This isn’t the first time I’ve written about school lunch (April 1, 2009; August 23, 2010). As a public school teacher in a district where many of the students are on free or reduced lunch and as a person who is fairly picky about what I put in my body, it’s an issue I naturally gravitate towards, though I’m not nearly as knowledgeable as I’d like to be. The topic of school lunch was once again in the news this week and I thought it would be appropriate to bring it to the forefront once again.
I bring my lunch to school every day. My very wonderful husband packs it for me. Often we bring yogurt, crackers or pretzels, carrot sticks, nuts and whatever other nibbles we’ve got stocked in the pantry. Lately I’ve been trying to mix things up and make rice and beans or something on Sundays. How do I get my lunch to school? I love love love my Built Gourmet Getaway lunch bag which I received from Brian’s brother and sister-in-law for a college graduation present. I’ve used it to carry my lunch to work every day since May 2007, including summer jobs, and it still looks brand new. Those bags are amazing, no joke. And washable. I also love my Intak water bottle, which looks like basic plastic, but has been dropped many times and hasn’t busted yet.
The big school lunch news this week centered on a school in Chicago that has banned students from bringing in their own lunches (Slashfood). On one hand, I’m sure there are plenty of kids bringing junk to school-we’ve got them at my school too-but I’m not sure that banning bag lunches is the solution, especially when most school lunch programs aren’t that great either. It’ll be interesting to see how it all turns out.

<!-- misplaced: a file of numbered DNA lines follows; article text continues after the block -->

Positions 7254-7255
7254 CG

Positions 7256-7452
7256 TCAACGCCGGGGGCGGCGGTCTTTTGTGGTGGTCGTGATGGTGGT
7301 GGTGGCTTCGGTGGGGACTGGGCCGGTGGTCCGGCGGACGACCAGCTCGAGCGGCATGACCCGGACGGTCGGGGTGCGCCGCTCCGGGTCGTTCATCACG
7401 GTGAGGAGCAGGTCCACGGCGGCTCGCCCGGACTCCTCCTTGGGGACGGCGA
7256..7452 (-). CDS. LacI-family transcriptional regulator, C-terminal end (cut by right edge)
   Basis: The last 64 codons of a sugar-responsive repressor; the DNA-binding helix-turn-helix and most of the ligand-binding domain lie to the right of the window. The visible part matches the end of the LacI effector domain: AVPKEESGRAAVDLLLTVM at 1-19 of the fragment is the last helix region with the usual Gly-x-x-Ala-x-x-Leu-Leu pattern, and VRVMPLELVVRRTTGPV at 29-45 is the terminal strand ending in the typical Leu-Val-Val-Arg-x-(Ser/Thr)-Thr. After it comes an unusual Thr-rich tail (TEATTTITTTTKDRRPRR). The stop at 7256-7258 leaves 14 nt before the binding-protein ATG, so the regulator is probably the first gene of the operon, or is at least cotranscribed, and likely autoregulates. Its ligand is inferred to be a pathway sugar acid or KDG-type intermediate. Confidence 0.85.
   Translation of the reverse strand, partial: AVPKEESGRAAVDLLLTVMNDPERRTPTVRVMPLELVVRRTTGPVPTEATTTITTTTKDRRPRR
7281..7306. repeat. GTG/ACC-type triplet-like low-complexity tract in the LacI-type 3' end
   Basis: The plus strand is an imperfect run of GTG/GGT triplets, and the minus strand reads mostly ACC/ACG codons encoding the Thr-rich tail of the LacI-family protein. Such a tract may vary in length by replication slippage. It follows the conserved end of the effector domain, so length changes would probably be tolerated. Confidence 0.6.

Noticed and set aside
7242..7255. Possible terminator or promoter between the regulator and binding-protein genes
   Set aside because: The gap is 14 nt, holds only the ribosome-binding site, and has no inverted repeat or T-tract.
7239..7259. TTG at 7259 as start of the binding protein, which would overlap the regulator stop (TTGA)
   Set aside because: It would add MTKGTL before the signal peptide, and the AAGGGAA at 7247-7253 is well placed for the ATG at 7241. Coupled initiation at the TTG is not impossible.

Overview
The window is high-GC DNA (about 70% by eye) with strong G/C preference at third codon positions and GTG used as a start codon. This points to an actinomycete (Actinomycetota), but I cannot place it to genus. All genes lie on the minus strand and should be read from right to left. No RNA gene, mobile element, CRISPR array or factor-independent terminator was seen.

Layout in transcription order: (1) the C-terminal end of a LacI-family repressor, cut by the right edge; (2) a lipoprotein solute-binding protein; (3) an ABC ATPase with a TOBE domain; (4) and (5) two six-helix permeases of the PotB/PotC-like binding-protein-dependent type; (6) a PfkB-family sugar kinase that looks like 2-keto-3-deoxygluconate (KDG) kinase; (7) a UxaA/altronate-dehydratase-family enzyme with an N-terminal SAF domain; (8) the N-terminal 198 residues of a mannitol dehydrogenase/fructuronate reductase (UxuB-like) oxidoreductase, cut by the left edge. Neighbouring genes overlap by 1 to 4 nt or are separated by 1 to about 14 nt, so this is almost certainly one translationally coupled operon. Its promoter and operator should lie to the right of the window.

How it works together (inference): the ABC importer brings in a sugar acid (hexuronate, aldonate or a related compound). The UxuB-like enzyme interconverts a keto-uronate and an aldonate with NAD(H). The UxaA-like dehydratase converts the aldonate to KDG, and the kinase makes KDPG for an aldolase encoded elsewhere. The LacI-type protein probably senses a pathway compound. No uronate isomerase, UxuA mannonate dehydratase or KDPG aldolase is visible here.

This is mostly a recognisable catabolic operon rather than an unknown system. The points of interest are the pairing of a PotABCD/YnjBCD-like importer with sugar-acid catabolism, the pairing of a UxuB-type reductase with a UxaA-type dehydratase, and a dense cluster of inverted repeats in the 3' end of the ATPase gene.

CNN’s Eatoacracy blog ran a story about the issue in Chicago, along with a poll asking whether the school was right to enact the policy. The opinion of the voters is pretty clear-cut and I think I’m with them.
I was pleasantly surprised by Mrs. Q’s positive reaction on Fed Up With Lunch. She advocates that we “try to channel that emotion to change school lunch so that being forced to eat it is not a punishment”. The comments are pretty interesting too.
Marion Nestle posted a great list of ways to get involved with school food initiatives on her Food Politics blog.
The Kitchn had a number of lunch related posts this week including ideas for eating more fruit, reusable snack and sandwich bags (I really need to get some of those!) and asking about school lunch memories. I remember distinctly bringing turkey sandwiches on rye bread with mayonnaise and curry powder for lunch (its good, try it!). Mom often included sliced cucumber or green pepper as a side. I also remember some of my schoolmates giving me a hard time for eating meat during Lent, which my family didn’t practice.
If that wasn’t enough controversy for the week, Jamie Oliver’s Food Revolution Season 2 also started this week. If you missed it, you can watch it on Hulu and Slashfood had a recap of the show. The episode was pretty much what I expected and didn’t tell me anything I didn’t already know, but I still think the work that Jamie is doing is awesome.
Anyone have any lunch tips? Favorite lunches? School lunch memories?